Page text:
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Attachment Disorder

Question:

I’m a teacher. I have a student diagnosed with attachment disorder. My question is – does attachment disorder also mean conduct conduct disorder? He can become violent by kicking, hitting, blurting out while other times he totally shuts down. He also seeks my constant attention. When he has a good day the class and me have a good day; when he has a bad day we all have a bad day. Please help if you can. I am exhausted! Thank you for this consideration and website.

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Answer:

All diagnoses are human-made constructs that don’t actually exist in reality. Diagnoses change over time, and there are political as well as scientific processes that shapes how they change. In the current psychiatric bible, (the Diagnostic and Statistical Manual of Mental Disorders, 4th edition, Text Revision) Attachment Disorder and Conduct Disorder are considered distinct entities. Are they really? Well, yes, I think so in many cases, but I don’t doubt that there is a subset of Attachment Disordered kids who are also Conduct Disordered. Your young student may possibly have the distinction of meriting both diagnoses.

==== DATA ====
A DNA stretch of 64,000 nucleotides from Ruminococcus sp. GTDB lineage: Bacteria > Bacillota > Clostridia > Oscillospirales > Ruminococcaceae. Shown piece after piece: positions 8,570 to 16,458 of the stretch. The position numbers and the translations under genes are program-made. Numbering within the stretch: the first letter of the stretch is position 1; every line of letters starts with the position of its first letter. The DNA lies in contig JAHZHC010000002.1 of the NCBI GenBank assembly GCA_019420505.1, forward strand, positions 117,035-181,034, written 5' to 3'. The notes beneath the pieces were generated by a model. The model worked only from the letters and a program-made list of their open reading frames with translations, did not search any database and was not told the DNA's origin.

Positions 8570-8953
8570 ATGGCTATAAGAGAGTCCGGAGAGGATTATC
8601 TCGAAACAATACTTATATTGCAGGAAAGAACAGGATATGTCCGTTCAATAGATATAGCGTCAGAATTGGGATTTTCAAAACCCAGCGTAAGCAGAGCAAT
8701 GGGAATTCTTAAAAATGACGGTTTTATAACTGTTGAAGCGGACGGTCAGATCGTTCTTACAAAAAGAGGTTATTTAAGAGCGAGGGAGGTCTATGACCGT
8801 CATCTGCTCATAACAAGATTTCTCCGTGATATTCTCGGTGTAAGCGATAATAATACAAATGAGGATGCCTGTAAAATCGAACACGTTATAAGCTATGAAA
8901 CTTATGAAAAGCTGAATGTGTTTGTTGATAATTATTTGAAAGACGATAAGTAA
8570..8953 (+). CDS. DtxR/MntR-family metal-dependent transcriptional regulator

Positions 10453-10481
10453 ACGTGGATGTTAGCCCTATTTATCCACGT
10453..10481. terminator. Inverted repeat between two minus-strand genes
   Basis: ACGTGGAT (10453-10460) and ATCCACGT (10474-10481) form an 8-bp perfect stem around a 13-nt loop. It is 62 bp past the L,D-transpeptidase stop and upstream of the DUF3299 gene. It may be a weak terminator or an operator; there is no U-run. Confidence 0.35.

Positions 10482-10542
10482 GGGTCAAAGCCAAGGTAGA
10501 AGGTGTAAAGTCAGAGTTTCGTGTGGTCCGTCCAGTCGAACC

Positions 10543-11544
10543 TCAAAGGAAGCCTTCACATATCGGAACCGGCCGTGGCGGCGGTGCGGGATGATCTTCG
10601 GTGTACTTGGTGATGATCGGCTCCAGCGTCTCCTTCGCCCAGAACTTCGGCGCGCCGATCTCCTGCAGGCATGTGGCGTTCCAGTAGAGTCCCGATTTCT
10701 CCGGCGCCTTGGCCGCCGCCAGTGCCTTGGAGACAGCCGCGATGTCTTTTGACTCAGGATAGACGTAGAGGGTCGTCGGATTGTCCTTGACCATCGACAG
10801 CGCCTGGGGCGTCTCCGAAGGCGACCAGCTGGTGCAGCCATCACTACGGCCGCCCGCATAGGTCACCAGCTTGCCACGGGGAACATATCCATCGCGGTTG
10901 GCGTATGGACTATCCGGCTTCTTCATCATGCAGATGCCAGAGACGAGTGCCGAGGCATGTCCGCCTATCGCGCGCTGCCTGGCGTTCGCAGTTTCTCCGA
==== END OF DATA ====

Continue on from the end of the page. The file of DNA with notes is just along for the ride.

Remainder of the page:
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p> Attachment Disorder (really, ‘Reactive Attachment Disorder of Childhood’) has as its criteria inappropriate social relatedness manifesting in either inhibited or disinhibited behavior towards others (which could include hostility, aggression and self-centeredness, but could also manifest as intense shyness and avoidance), and evidence of a disruption in the normal infant-caregiver relationship (e.g., abuse and/or neglect). Attachment Disorder can be thought of as a ’cause and effect’ or ‘theoretical’ disorder definition in that troubled behavior is being observed, and it is being related backwards to early developmental problems which are thought to be the causative factors in producing the troubled behavior. Conduct Disorder, on the other hand, is simply marked by signs of anti-social behavior displayed at a young age which can include: aggression towards people and/or animals, property destruction, lying and stealing, and other serious violations of social rules. Conduct disorder is always marked by disinhibited behavior, but not so Attachment Disorder which can be expressed as disinhibited or inhibited behavior.

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